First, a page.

Welcome back to my series on Brett Steenbarger’s The Daily Trading Coach: 101 Lessons For Becoming Your Own Trading Psychologist. You can read the first post in the series here.
In the previous post we began with an introduction to the sort of change we want to make in ourselves through coaching, focusing on the importance of attaching emotional weight to our efforts, as a strong emotional reaction is the only true thing that can effect lasting change. In this post we’ll start looking at how your relationship with your coach (in this case, yourself) is vital to forming those emotions in a healthy and productive way.
- Lesson 1 - Draw on Emotion to Become a Change Agent
- Lesson 2 - Psychological Visibility and Your Relationship With Your Trading Coach
- Lesson 3 - Make Friends With Your Weakness
Lesson 2: Psychological Visibility and Your Relationship With Your Trading Coach
True self-reflection can be hard. It can also be painful, and for that reason a lot of people avoid it. High-functioning alcoholics can go years before hitting rock-bottom and finally accepting the reality of their addiction. If self-reflection were easy, there’d be no market for therapists and coaches, and no market for Dr. Brett’s book, or this blog.
While that sort of world might be nice to imagine (well, except for maybe the therapists and coaches), it’s not reality, and we do ourselves no favors pretending otherwise. Unless you are truly someone who can turn your eyes inward honestly and completely, you’re unlikely to be able do the necessary work by yourself. I know several people who say things like “I really did a lot of work on myself in my early twenties and I sorted out most of my issues,” but then behave in ways that make me very much doubt whether they did quite as much self-reflection as they think they did. They were not as truly visible to themselves as they imagined (or pretended) they were, and so the real work of self-reflection and improvement couldn’t truly succeed.
In order for a coach to be able to help us, they have to see us as we truly are, not some idealized version of ourselves. This is even more difficult when the coach is also us. There’s a desire to imagine ourselves as a better version, even if we recognize in our actions that we are not quite there. If we project this image even to ourselves, true coaching becomes almost impossible. We need to be open to our coach, and visible as we truly are so that together we can begin the hard work of self-improvement.
What does it mean to be open with ourselves? It means taking an honest look at how we spend our time and energy. Are we using those precious resources to move closer to our goals? Or, as Dr. Brett says, do we spend them “mired in routine, day in an day out, estranged from the things that matter most to us”? Very few of us, I imagine, live completely responsibility-free. We have families, jobs, mortgages, etc. to tend to. And while those things hopefully provide us with happiness and stability, perhaps they don’t represent, on some deeper level, our true dreams.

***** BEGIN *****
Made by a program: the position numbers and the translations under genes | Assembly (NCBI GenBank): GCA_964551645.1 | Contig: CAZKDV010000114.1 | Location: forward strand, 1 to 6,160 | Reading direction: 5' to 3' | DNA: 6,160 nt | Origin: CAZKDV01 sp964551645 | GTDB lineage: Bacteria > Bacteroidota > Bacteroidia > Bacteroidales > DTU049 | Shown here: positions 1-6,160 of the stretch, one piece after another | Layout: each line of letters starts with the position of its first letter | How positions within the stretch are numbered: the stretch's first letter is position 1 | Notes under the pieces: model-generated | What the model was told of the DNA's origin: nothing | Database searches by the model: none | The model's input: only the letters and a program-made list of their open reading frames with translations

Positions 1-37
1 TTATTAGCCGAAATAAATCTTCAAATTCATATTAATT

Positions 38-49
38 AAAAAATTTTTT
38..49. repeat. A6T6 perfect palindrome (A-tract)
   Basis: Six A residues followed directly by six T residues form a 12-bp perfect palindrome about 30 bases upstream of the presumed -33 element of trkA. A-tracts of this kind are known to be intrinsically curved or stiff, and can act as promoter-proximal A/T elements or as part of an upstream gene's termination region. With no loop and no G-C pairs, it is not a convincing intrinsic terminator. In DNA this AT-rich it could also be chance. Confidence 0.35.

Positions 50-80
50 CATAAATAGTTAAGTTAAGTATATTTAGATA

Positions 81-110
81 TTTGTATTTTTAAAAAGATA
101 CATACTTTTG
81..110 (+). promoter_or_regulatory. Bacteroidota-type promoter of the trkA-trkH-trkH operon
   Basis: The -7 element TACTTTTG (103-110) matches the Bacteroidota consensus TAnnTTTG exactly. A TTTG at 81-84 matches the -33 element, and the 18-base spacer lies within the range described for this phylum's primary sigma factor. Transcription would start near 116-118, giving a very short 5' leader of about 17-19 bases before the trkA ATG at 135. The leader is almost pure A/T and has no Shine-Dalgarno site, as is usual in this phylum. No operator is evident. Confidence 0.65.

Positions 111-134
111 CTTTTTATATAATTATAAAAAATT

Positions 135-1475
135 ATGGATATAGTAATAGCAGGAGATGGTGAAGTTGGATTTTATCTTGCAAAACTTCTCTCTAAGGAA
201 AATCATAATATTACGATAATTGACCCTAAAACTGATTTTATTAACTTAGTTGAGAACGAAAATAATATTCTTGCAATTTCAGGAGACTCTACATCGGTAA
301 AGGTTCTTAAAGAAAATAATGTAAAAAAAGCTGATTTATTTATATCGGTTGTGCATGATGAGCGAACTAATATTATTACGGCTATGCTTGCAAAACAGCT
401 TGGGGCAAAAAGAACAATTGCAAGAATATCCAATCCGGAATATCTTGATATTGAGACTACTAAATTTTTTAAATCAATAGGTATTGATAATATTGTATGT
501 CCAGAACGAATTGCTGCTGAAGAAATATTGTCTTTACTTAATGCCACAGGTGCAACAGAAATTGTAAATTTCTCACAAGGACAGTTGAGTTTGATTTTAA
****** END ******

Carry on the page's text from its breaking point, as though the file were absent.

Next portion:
Visibility is a deliberate foregrounding of those dreams. Not to the detriment of your day-to-day work and relationships, certainly, but with the goal of making our full self apparent, both the things we have achieved and the things we still want to achieve. Only then can we truly see the distance between where we are and where we want to be, and only then can the work begin to move us closer.
Not only do you need to be visible to your coach, but you need that relationship to be a positive one. We’re not looking for a cheerleader; we have parents, spouses and friends to tell us we’re great and special and perfect. We need someone who can help us find the areas where we can improve, but can help us do it in a way that builds positive behaviors in reaction, not negative ones.
In any competitive endeavor (which trading is, despite the community I’ve found being very supportive of one another) we’re raised on a steady diet of tough love, often one that emphasizes the “tough” over the “love.” This isn’t entirely without merit. In a crowded pool, you need to work harder than everyone else to reach the top, and you need someone to keep you motivated through the tougher times. But, there has to be room for compassion as well, or else, even if we do succeed, we find ourselves defensive and scared, no longer feeling safe reaching out for something new. The markets change, and we need to be able to change with them, and we can’t do that if we don’t trust we’ll have support along the way.